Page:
"What is Science?"

From: Stevan Harnad <harnad_at_ecs.soton.ac.uk>
Date: Mon, 17 Jan 2005 15:24:41 +0000 (GMT)

On Mon, 17 Jan 2005, [idenity deleted] asked:

> If you could teach the world just one thing about science, what would
> that thing be, and why?
> That is, what single scientific principle, concept or discovery do you
> wish everyone understood? And why is it so important?

    The single principle is that there is really no such thing as
    "science"! Science is merely systematized, institutionalized common
    sense. The infant (human or other animal) learns from trial and
    error experience what to eat, avoid, mate with, etc. That learning
    from trial and error experience is already "science". Doomed is the
    forager who is not a "scientist" -- who does not learn to avoid the
    grains that have made him sick in the past, favour the terrains
    that have been plentiful, crack the nut before sinking his teeth
    into it. Doomed too is the organism that is indifferent to the
    outcome of his experiments: the one that keeps sticking his nose
    back into the fire. We humans have a second way of doing science,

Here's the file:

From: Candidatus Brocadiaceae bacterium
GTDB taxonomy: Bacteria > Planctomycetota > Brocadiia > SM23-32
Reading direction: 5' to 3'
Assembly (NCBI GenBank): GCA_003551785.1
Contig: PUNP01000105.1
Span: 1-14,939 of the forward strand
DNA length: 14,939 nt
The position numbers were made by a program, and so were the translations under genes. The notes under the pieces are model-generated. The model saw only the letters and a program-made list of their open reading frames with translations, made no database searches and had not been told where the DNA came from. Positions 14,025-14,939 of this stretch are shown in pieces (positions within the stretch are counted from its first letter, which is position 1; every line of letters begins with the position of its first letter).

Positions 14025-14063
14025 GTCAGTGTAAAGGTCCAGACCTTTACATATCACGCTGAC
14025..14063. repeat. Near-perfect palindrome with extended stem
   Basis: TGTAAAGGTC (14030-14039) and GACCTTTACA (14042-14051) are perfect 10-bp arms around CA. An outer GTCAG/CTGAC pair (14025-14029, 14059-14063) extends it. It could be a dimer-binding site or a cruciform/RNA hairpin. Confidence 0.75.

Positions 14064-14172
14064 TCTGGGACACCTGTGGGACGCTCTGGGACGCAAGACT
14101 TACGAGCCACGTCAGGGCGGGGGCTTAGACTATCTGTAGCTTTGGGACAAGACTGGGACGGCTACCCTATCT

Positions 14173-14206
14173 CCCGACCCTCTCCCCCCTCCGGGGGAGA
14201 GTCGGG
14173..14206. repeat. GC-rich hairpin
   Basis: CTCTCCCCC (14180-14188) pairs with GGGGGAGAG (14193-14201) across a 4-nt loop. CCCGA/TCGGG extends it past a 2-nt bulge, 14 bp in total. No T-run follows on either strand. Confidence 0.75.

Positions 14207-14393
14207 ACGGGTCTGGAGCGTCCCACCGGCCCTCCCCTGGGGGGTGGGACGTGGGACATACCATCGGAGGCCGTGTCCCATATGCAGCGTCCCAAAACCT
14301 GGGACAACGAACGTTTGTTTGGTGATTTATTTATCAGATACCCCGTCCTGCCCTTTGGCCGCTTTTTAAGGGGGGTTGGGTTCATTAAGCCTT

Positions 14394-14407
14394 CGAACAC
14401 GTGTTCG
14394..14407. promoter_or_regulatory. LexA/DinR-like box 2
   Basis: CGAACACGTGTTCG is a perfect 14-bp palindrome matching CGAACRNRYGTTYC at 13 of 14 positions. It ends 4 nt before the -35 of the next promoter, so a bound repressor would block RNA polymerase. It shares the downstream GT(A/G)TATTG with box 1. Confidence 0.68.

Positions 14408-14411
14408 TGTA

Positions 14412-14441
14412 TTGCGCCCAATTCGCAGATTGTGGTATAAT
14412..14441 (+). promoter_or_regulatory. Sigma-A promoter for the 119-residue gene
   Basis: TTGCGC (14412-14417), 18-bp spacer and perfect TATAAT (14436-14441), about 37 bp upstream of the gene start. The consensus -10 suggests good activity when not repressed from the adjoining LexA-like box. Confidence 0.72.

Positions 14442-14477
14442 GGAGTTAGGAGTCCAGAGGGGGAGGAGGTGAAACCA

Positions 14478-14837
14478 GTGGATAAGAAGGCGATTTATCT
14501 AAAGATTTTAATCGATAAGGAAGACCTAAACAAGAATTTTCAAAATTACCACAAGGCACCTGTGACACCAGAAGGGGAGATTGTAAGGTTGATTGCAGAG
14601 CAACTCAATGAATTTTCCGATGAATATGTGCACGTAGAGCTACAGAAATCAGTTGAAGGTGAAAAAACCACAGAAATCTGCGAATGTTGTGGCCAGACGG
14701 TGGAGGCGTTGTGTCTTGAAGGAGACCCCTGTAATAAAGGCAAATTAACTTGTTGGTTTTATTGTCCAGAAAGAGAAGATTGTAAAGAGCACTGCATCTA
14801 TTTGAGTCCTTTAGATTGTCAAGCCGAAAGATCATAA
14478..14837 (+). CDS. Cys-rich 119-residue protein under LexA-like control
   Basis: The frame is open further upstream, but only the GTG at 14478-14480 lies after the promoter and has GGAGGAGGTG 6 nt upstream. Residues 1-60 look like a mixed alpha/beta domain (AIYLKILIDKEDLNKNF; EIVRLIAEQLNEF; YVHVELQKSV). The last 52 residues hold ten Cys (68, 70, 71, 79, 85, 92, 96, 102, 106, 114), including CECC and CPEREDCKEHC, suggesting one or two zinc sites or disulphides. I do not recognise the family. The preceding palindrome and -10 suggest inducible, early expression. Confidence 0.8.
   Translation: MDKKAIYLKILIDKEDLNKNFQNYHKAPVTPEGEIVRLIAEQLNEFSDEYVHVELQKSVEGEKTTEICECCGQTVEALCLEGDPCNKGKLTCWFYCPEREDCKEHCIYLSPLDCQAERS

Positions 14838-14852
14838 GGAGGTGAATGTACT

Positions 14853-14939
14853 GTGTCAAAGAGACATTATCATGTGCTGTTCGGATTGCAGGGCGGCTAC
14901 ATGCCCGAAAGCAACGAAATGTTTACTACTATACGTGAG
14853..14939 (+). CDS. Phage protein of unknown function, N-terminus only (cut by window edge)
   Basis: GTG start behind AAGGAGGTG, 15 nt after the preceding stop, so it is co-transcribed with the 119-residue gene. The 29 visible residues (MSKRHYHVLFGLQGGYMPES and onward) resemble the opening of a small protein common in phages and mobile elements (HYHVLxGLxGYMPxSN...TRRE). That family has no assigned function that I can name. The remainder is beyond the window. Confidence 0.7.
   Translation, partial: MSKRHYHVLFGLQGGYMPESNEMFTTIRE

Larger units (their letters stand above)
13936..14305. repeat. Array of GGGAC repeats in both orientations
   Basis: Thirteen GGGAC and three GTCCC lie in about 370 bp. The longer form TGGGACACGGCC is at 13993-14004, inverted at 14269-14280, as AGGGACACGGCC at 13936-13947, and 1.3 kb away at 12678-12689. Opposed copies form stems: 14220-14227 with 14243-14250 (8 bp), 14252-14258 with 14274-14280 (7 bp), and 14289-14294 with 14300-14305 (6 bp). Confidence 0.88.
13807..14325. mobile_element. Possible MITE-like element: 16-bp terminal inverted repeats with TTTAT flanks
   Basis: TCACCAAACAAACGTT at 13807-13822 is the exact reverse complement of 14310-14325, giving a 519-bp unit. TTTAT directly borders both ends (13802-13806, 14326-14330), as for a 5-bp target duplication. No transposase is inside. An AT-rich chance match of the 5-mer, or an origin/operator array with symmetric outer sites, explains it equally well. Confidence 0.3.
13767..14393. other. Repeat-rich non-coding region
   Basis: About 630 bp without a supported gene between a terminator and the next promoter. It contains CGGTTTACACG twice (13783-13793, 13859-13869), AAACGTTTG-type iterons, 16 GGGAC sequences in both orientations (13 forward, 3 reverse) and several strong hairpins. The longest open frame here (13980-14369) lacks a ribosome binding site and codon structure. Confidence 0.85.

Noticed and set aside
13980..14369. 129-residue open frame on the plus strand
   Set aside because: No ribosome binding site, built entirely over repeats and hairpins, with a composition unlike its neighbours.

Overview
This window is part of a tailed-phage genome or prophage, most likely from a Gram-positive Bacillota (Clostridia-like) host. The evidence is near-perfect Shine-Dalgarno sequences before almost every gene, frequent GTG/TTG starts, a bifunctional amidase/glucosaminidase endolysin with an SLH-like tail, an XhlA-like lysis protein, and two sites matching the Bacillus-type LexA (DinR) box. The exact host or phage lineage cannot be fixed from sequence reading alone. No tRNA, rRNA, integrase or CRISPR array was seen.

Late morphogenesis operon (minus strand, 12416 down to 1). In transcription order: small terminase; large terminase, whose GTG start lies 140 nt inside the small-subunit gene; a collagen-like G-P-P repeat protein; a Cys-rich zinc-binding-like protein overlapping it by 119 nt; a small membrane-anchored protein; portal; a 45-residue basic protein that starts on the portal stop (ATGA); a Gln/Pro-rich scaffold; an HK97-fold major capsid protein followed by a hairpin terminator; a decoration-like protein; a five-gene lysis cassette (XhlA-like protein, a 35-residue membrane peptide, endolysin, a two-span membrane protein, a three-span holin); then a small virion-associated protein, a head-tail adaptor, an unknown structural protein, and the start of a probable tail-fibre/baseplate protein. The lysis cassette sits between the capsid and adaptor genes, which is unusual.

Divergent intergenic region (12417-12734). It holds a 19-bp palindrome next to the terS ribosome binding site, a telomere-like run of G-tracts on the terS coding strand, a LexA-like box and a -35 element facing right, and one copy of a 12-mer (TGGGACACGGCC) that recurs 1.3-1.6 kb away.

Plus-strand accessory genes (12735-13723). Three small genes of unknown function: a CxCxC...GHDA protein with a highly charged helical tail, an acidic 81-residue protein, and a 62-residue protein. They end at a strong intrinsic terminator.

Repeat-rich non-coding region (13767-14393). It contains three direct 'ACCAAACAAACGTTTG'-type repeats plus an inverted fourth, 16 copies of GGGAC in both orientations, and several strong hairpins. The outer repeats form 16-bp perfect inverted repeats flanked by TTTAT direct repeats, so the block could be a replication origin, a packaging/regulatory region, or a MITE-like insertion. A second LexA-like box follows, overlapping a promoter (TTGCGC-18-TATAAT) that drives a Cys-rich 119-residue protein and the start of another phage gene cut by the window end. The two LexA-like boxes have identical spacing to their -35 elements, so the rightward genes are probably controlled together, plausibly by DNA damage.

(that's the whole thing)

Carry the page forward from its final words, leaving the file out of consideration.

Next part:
over and above individual trial-and-error (experimental) learning,
    guided by the error-correcting feedback arising from the consequences
    of our actions: We also have language, and can save one another
    a lot of risky and time-consuming experimentation by telling one
    another what's what. We can of course lie, or be in error. So our
    statements can be true or false. But the true ones ("Don't eat the
    mushrooms with the stripes: they will make you sick" or "Find a rock
    and smash the nut and you will find something good to eat inside")
    are our second way of doing science: By describing the outcomes of
    our experiments, and sharing them with others.

Stevan Harnad
Received on Mon Jan 17 2005 - 15:24:41 GMT

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